Stablecoins are a new breed of cryptocoins that are gaining popularity as they aim to tackle the problem of cryptocurrency volatility. Popular stablecoins include Tether, MakerDao’s DAI, Basecoin, and TrueUSD. This article looks at what stablecoins are, how they work, how they ensure price stability, as well as their potential. (See also, The Safest Currencies in the World.)
What are Stablecoins?
A currency is used as a medium of exchange and a mode of storage of value, and its value has to be stable. The world’s most popular cryptocurrency, Bitcoin, has recently seen high levels of volatility. Between mid-November and mid-December of last year, it shot from $5,940 to above $19,190, and then it fell to levels of $6,900 by early February. Even on an intraday basis, it is not uncommon to see cryptocurrencies jump or fall by 10 percent in a 24-hour period.
Swings of this magnitude are not characteristics of a stable currency, but they make for speculative trading instruments like derivatives which are attractive to speculators but impractical for mainstream use. This has led to serious questions about the viability of present day popular cryptocurrencies as a reliable mode of transactions. (For more, see Is Bitcoin Failing As a Currency?)
Enter a new class of cryptocurrencies, called stablecoins, which aim to offer price stability and steady valuations. A model cryptocoin should retain its purchasing power and have the minimum possible inflation, sufficient enough to encourage spending the coins instead of storing them. Stablecoins attempt to achieve this ideal behavior.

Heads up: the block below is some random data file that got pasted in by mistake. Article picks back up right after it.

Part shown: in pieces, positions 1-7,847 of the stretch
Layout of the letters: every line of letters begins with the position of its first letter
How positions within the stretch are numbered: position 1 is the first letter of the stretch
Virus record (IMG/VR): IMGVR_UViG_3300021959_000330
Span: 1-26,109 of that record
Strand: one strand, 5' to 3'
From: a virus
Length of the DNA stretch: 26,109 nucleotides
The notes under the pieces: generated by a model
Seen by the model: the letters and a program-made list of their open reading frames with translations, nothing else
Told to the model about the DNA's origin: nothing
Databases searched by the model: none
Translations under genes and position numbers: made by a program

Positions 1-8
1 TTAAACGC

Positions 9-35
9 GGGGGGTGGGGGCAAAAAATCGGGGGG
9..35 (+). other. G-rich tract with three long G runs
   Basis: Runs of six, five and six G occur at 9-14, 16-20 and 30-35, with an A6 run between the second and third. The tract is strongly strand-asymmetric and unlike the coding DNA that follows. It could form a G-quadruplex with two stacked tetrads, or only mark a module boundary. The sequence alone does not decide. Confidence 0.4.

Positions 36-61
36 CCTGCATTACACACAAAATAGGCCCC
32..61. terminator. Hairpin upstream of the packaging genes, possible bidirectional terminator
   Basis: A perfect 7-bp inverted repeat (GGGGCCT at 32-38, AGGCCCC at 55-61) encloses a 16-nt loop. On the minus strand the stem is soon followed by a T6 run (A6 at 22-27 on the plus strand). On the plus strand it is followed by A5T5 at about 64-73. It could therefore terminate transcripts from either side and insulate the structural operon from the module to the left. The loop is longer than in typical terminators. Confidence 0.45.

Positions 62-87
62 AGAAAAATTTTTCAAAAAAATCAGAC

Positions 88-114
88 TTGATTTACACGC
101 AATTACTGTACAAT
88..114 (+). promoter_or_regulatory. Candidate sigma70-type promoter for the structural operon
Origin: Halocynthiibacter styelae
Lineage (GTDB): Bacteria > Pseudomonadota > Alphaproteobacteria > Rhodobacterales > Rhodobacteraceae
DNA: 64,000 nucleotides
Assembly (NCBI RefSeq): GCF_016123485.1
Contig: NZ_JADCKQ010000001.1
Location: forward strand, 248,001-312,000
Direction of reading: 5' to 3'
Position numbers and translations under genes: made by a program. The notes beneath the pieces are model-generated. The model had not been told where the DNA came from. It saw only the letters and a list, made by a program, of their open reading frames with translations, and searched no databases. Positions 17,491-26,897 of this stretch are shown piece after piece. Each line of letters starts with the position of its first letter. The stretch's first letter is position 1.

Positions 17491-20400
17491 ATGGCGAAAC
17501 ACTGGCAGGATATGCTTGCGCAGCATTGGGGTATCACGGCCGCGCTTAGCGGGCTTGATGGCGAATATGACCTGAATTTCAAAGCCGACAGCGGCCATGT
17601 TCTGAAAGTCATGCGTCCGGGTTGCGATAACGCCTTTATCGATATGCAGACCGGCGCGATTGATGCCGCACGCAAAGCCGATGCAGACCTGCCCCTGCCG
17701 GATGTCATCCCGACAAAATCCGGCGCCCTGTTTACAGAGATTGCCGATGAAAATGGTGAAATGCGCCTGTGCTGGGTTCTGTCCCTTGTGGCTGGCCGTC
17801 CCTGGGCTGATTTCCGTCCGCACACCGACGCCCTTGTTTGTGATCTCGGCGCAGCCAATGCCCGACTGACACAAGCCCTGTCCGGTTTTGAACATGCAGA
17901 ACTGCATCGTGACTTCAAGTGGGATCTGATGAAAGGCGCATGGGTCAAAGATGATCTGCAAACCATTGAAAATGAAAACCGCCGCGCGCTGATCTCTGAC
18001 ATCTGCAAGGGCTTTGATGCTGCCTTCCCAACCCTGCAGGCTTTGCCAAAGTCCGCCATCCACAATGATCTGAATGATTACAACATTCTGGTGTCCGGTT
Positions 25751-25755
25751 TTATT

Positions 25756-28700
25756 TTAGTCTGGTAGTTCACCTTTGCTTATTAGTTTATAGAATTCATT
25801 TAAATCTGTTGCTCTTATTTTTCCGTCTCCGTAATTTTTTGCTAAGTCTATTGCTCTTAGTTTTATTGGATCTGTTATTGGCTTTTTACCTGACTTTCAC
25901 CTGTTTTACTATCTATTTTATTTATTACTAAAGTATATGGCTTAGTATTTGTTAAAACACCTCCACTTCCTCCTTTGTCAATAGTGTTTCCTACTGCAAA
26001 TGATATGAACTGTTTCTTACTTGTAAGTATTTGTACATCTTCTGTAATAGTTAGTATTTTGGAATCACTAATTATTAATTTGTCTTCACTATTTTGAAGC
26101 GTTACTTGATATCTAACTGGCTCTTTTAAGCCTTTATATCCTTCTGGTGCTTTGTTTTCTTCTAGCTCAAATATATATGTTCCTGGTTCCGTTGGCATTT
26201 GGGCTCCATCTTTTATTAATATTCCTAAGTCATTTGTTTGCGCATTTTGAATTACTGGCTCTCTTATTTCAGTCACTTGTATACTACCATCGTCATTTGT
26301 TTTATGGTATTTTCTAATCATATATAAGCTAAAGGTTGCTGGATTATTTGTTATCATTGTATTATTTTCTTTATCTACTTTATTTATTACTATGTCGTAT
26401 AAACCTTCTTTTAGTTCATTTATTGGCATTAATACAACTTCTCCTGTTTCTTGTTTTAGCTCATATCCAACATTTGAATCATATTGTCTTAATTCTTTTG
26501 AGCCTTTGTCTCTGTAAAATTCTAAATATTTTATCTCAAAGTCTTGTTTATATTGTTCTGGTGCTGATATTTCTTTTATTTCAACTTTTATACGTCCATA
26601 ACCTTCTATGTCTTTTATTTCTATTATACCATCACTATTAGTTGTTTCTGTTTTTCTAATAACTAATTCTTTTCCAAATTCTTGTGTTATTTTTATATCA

Since a cryptocurrency operates on a global level and is not controlled by any central authority (like a central bank), it offers the best of both worlds – the security, anonymity and decentralized features of a cryptocurrency, and the low volatility of a fiat currency.
How Do Stablecoins (attempt to) Maintain Steady Valuations?
Present-day fiat currencies are pegged to an underlying asset such as gold.
Similarly, stablecoins attempt to achieve little or no volatility as they are tied to price-stable assets like the U.S. dollar or gold. Different stablecoins use different methods to achieve price stability, and those can be broadly categorized in the following three groups:
Fiat-collateralized stablecoins: These stablecoins use a particular amount of a standard fiat currency, like the U.S. dollar, as collateral to issue cryptocoins. Other forms of collateral can include precious metals like gold and silver, as well as commodities like oil.
With the number of cryptocoins issued in a 1:1 ratio against the pegged fiat currency, this method is one of the simplest ways to create and operate a stable cryptocurrency. It is also being viewed as a possible solution that can be adopted by central banks to issue their own versions of cryptocurrencies.
However, this method requires a custodian to hold the fiat currency or commodity collateral, and guarantee the issuance as well redemption of the stablecoin tokens. It also requires operational processes, like frequent audits and valuations, to ensure that collateral valuations are being maintained up to the mark. Tether (USDT) and TrueUSD are popular cryptocoins that have a value equivalent to that of a single U.S. dollar, and are backed by dollar deposits.